I have a couple of other absolutely unqualified ideas on that as well, that you can take or leave, but they're coming out of some recent browsing of Form III books in different subject areas, as well as those notes from Miss Claxton that I referred to in a recent post. First, we tend to take very seriously that statement of Charlotte Mason's that children should work through a complete book; we assume that that means every word of every chapter. In Miss Claxton's lesson about gnats (pasted into that post), there was some stuff at the end of the chapter that she just skipped. She says specifically that she had two children read the paragraphs cited there, then they narrated, then they were Done. I have had that same impression about Plutarch, that there was no way they could have covered some of those long Lives in one term, not with those short passages that they would have had to stick to in a read-aloud lesson (example here, scroll down to "Bucephalus"); and I honestly don't think they did--I think there was some selection. I have personally found this idea very freeing--I have felt a lot less guilty lately about skipping where we need to.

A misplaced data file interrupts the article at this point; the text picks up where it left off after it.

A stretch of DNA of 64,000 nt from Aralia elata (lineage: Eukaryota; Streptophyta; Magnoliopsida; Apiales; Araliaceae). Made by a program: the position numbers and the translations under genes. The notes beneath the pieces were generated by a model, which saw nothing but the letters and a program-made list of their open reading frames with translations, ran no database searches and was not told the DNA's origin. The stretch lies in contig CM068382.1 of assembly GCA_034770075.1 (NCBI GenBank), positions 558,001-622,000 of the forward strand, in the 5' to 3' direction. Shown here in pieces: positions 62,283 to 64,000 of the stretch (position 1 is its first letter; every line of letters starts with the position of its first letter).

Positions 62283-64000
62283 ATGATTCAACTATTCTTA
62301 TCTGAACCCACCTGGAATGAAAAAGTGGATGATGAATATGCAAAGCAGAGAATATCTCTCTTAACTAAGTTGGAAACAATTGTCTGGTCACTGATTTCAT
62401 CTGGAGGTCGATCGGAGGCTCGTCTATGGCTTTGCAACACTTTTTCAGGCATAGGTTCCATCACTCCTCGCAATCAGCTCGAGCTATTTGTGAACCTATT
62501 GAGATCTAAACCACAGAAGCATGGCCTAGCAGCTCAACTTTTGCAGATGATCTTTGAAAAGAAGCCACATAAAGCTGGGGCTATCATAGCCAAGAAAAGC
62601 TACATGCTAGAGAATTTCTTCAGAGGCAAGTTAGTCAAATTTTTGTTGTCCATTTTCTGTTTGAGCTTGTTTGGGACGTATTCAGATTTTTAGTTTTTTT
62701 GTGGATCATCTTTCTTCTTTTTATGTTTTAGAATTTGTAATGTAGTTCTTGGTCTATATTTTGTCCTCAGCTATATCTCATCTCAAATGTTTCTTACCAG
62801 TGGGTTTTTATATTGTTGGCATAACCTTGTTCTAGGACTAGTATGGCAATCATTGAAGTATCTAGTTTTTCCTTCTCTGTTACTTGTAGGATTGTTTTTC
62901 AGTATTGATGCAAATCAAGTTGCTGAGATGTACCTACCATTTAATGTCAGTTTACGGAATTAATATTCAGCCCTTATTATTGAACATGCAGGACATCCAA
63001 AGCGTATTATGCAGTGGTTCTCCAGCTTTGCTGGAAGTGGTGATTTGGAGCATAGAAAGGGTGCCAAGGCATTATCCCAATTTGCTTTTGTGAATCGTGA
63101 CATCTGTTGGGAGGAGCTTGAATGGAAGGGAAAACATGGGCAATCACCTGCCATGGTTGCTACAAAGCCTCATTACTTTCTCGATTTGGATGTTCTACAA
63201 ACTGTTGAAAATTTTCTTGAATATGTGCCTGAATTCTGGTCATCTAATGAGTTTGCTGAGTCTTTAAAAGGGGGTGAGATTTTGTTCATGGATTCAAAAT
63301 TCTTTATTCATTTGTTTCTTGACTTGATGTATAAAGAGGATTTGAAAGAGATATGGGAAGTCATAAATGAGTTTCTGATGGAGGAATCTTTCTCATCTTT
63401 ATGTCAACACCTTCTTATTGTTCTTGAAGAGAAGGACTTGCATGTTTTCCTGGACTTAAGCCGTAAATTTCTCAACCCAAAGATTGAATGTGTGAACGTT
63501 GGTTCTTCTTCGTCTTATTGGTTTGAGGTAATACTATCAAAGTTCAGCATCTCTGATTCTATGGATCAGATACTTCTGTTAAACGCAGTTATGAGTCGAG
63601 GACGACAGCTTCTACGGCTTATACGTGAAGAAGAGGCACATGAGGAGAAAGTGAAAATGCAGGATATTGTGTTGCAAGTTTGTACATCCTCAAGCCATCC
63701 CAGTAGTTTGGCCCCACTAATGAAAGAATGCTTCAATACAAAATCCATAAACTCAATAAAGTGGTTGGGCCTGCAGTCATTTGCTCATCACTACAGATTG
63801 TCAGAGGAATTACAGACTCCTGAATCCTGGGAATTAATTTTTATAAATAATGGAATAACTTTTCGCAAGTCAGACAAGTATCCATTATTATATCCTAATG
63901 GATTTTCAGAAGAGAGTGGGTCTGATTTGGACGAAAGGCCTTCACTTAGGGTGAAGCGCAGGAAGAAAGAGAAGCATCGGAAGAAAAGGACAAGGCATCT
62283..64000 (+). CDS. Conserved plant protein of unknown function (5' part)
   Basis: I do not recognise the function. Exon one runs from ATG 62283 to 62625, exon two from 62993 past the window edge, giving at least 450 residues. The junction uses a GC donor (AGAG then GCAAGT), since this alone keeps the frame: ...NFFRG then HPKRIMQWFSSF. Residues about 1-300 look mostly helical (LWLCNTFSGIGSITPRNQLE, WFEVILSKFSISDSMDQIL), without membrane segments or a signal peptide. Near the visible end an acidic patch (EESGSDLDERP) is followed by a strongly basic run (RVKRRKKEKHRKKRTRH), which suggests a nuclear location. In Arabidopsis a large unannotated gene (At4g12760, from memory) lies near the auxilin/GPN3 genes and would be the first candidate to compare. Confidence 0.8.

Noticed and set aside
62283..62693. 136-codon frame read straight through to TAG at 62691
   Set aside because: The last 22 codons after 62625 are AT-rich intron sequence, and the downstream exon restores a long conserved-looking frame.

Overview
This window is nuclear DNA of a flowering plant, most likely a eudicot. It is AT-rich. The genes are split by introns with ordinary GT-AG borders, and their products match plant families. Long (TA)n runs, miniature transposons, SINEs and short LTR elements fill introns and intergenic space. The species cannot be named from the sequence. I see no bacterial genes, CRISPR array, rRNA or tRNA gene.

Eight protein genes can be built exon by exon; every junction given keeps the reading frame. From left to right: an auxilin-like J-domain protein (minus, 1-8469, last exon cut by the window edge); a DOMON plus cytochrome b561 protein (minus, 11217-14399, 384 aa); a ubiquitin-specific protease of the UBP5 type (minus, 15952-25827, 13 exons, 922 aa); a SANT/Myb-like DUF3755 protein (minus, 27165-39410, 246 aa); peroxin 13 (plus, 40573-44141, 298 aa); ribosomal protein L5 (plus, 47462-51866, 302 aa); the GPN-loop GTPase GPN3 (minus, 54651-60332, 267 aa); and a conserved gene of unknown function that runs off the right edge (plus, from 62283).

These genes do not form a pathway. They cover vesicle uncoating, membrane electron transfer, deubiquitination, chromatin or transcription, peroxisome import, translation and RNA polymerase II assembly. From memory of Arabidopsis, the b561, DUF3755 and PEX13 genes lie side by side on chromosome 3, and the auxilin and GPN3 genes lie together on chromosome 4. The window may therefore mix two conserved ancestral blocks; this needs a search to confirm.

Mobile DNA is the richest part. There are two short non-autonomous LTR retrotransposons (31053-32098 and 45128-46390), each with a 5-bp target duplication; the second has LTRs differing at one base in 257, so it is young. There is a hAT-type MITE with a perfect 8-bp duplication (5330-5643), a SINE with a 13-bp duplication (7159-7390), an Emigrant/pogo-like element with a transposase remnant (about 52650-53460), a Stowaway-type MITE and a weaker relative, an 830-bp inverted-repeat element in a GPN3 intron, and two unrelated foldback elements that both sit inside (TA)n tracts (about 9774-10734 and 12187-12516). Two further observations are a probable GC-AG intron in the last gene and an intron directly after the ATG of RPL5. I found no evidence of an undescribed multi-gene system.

Second point: we hear Charlotte Mason saying that children's school books should not be sugar-coated, should not talk down to them; but I think we may err, again, in expecting upper-elementary students to willingly bury themselves in a book of history or science intended for senior high or adult readers. I'm not talking about leaving out all the interesting stories of history---in fact, my sixth grader and I just finished a series of lessons on the Peloponnesian War. What I think they need, at this stage, and what I think Charlotte was aiming at, is keeping "the good bits." This applies as much in science and geography as it does in history.
I am still not done this topic, and I haven't included the links I intended to, so they'll be in the next post.